H. L. Mencken House Re-opens
H.L. Mencken House and Museum re-opens
to the public after a 22 year hiatus
November 24, 2019 (Baltimore) — The lifelong residence of the “Sage of Baltimore”, Henry Louis Mencken, iconic journalist, writer, magazine editor, authority on American linguistics, and literary critic (1880-1956), will be re-opening its doors, following a ribbon-cutting ceremony on Sunday, November 24, 1 – 4 PM.
Due to its association with the writer’s work, strong and detailed documentation, and original furnishings, the city-owned H.L. Mencken House can be considered among the Nation’s most significant house museums associated with an American man of letters.
Previously operated by the Baltimore City Life Museums from 1984 until 1997, the H.L. Mencken House since then has been vacant, with its furnishings, art works, and artifacts stored at the Maryland Historical Society and other locations; most of these items have been returned and recently re-installed in the house.
“I am extremely happy and delighted to see the Mencken House renovation completed and the museum re-opened, benefitting not only us, the Society to Preserve H.L. Mencken’s Legacy, which will operate the museum, but also to the City and specifically the Union Square community and Baltimore’s visitors experience. By preserving the Mencken house and keeping it accessible to the public, including Mencken scholars, current and future generations will gain a sense of the iconoclastic and influential writer and his legacy” says Brigitte V. Fessenden, Acting Curator of the Mencken House Museum.
Lease agreements between Baltimore City and the Baltimore National Heritage Area Association, Inc. (BNHA), which will occupy the third and part of the second floor of the house as office space, and the Society to Preserve H.L. Mencken’s Legacy, Inc., which has curatorial oversight and will operate the museum, have been drawn up.
“We hope to bring a new energy to the house and community” said BNHA Executive Director Shauntee Daniels. “Mencken was a complex individual as we all are in some way or another. I’d like to focus on what’s important – strong neighborhoods and community are what make Baltimore a monumental city. Mencken loved his hometown Baltimore, so I think he would agree”.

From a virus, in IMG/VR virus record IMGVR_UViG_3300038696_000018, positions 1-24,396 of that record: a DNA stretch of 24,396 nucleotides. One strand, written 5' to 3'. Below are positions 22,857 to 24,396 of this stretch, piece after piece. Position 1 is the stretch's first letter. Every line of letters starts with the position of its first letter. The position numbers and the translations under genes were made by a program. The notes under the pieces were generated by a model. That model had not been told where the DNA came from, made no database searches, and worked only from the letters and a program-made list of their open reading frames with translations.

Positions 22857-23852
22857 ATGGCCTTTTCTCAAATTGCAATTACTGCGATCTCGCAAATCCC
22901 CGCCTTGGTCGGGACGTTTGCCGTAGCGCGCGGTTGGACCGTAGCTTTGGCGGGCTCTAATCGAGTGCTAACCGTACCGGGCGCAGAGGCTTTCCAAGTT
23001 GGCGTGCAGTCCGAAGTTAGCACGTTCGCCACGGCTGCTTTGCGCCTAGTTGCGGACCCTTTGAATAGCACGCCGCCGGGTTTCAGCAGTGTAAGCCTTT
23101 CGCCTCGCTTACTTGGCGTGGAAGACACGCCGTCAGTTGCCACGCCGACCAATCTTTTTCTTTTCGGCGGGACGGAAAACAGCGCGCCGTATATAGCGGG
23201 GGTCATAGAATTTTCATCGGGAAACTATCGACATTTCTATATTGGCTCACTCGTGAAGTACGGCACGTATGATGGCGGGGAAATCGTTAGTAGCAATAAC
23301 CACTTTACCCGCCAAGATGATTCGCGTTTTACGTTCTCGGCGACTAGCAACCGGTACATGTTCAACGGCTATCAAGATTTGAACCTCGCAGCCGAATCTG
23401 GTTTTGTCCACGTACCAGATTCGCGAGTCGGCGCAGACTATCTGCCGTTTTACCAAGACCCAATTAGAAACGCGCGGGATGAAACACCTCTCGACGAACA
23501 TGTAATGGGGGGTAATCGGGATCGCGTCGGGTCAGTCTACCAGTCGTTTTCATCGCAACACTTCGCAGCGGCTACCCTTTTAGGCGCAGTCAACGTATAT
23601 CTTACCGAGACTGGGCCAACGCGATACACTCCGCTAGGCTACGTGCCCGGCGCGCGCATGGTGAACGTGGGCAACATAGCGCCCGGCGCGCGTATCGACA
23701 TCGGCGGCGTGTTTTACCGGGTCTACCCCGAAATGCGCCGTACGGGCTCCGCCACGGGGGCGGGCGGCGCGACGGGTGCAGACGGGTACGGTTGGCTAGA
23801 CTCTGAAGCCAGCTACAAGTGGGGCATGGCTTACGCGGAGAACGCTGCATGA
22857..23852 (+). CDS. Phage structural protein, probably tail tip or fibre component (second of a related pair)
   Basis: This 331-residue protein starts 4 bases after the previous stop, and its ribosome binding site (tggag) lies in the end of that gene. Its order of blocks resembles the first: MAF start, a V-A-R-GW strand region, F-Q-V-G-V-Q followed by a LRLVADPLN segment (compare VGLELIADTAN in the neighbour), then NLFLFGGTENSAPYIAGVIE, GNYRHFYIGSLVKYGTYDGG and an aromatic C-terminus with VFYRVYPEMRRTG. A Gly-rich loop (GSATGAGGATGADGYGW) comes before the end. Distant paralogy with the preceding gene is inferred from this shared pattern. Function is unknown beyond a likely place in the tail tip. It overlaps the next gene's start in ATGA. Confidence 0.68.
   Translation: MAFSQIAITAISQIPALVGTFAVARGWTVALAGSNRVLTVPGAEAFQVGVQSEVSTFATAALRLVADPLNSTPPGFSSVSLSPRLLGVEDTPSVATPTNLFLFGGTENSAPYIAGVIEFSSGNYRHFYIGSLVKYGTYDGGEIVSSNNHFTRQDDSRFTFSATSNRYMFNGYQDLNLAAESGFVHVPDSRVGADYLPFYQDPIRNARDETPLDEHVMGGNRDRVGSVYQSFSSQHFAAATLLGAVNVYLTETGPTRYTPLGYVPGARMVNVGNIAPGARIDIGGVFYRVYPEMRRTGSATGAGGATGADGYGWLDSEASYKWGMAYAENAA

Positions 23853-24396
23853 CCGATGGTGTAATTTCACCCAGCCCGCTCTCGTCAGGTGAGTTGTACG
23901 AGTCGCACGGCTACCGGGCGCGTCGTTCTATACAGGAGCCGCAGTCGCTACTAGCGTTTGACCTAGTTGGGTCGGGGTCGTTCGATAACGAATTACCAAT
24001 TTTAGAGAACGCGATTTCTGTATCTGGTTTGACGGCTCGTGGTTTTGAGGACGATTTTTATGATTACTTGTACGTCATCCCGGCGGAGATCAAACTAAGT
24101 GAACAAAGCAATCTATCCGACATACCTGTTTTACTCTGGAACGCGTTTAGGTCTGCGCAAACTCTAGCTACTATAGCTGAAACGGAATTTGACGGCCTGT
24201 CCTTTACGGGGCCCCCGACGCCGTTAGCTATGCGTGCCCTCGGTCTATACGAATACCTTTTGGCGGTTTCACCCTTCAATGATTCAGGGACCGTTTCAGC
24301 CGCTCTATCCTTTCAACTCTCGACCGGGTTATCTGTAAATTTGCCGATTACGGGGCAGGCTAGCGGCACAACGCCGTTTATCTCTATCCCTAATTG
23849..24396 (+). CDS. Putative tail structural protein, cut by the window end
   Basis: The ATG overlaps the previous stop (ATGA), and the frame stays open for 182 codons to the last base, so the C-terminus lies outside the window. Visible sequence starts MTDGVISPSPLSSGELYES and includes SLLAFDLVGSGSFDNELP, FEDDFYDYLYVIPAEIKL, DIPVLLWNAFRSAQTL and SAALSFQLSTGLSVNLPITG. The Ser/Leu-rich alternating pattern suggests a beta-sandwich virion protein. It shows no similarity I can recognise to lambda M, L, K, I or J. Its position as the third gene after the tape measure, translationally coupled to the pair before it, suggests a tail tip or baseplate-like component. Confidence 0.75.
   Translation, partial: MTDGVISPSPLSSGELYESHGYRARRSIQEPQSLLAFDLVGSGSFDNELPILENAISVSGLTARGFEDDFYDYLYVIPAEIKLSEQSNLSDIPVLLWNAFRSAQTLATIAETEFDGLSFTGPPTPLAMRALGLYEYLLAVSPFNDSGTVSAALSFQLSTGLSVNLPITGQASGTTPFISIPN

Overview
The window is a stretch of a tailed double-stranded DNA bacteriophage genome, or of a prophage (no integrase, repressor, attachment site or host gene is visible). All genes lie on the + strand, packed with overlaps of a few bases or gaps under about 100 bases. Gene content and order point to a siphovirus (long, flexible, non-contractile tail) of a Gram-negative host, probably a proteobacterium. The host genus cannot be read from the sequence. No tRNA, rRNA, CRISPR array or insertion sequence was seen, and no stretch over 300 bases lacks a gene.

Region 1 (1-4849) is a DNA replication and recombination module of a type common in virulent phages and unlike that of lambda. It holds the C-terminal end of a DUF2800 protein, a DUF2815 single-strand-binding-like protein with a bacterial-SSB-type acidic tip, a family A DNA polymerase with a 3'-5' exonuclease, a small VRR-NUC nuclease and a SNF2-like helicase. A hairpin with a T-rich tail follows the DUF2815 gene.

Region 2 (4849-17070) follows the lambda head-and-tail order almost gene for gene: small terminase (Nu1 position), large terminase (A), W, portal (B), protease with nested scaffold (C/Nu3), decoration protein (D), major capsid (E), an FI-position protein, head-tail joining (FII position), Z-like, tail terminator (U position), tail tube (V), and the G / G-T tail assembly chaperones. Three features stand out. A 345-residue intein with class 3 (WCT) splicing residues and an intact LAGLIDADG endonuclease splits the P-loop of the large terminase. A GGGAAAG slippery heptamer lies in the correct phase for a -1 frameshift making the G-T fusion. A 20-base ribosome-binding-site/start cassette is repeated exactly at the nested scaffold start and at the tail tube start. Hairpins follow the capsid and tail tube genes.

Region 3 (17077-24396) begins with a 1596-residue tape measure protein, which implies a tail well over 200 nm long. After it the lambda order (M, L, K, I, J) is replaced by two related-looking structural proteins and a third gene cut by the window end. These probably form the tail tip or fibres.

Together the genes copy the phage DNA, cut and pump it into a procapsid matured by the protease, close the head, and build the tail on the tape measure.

A most generous bequest in the amount of now close to $ 3 million by former Mencken Society member Navy Commander Max Edwin Hency, for the purpose of restoring, re-opening, and operating the Mencken House, was received in 2006 and is managed by the City.
Jackson Gilman-Forlini, the historic preservation officer for the Baltimore City Department of General Service, is providing oversight of all city-owned historic structures, stating “The Mencken House is a very elegant example of residential architecture that is representative of how people in the city lived from the 19th century and up to the present. We want to tell that story and preserve the structure’s historical integrity”.
Having undergone a $ 1.3 million restoration over the last 9 months, carried out by the Azola Building Rehab Company, this National and Baltimore City historic landmark will be once again accessible to the general public, Mencken scholars and fans, writers, students, and heritage travelers, enabling them to learn about the life and writings of H.L. Mencken and to see his preserved home and office from where he did most of his work.
The mission of the Society to Preserve H.L. Mencken’s Legacy, Inc. is to inform and educate a diverse local and national audience about the life and writings of Henry Louis Mencken in the City of Baltimore, by restoring, furnishing, and preserving his home and office, and by offering exhibits and programs that highlight Mencken’s legacy.
Contact: Brigitte V. Fessenden